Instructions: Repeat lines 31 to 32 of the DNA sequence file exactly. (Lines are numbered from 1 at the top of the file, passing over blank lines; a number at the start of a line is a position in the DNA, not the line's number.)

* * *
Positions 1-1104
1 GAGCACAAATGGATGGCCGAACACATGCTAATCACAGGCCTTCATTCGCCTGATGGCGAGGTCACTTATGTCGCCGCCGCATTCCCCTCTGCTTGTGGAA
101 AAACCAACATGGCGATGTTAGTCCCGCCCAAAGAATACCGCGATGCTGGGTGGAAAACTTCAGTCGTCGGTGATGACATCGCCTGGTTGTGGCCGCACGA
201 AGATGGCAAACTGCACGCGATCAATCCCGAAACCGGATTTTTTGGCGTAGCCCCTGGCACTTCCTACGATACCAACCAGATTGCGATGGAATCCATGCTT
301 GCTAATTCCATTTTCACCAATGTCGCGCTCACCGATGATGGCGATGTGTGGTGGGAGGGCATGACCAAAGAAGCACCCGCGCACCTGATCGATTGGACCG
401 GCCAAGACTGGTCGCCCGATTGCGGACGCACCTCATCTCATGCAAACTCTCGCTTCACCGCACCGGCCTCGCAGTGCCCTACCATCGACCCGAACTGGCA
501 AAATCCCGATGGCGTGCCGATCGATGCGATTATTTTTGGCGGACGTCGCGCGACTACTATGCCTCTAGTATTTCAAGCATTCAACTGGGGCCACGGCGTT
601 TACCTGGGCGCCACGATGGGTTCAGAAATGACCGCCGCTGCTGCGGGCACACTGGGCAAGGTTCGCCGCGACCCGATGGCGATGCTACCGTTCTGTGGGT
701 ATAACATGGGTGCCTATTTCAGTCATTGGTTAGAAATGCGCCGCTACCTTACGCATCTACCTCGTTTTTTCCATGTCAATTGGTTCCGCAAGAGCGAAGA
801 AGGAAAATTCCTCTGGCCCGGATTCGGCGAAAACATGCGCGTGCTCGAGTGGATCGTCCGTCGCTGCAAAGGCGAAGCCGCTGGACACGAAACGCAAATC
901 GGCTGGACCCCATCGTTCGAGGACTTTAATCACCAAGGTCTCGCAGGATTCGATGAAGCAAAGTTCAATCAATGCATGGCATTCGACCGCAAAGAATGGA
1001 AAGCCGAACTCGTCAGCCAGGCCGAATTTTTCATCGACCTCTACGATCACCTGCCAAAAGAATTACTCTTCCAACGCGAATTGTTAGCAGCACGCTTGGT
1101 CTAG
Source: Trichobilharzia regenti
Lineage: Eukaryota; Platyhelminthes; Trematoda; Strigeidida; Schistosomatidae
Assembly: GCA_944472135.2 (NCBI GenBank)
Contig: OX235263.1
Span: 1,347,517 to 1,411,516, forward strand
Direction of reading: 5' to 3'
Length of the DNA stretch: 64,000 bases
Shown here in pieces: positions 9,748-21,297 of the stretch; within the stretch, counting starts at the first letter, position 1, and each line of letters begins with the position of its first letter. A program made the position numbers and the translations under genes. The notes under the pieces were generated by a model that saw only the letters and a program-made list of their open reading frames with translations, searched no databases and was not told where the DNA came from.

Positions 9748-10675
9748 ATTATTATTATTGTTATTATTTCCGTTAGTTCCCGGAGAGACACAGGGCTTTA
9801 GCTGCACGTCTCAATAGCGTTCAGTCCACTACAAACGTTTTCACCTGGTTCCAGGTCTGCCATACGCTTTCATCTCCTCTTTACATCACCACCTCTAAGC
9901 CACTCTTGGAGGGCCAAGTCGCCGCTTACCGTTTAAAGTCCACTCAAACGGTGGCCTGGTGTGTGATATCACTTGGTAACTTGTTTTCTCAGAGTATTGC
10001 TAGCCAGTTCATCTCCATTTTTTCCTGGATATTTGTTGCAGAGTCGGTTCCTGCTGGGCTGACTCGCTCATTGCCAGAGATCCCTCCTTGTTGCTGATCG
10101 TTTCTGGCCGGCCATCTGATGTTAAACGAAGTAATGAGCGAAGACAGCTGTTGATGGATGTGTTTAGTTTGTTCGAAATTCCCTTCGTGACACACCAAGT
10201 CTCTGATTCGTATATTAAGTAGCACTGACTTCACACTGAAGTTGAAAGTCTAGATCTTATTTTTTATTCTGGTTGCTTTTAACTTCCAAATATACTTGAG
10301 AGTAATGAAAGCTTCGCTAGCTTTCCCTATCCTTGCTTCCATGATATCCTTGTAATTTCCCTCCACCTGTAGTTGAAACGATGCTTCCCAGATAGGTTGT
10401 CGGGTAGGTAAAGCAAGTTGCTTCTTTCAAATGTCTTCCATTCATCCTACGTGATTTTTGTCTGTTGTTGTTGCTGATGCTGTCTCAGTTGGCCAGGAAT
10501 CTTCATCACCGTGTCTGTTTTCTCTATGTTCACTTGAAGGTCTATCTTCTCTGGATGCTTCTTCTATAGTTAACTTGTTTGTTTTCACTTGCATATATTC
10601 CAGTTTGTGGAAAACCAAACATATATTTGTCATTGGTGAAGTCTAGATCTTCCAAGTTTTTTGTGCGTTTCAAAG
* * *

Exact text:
10501 CTTCATCACCGTGTCTGTTTTCTCTATGTTCACTTGAAGGTCTATCTTCTCTGGATGCTTCTTCTATAGTTAACTTGTTTGTTTTCACTTGCATATATTC
10601 CAGTTTGTGGAAAACCAAACATATATTTGTCATTGGTGAAGTCTAGATCTTCCAAGTTTTTTGTGCGTTTCAAAG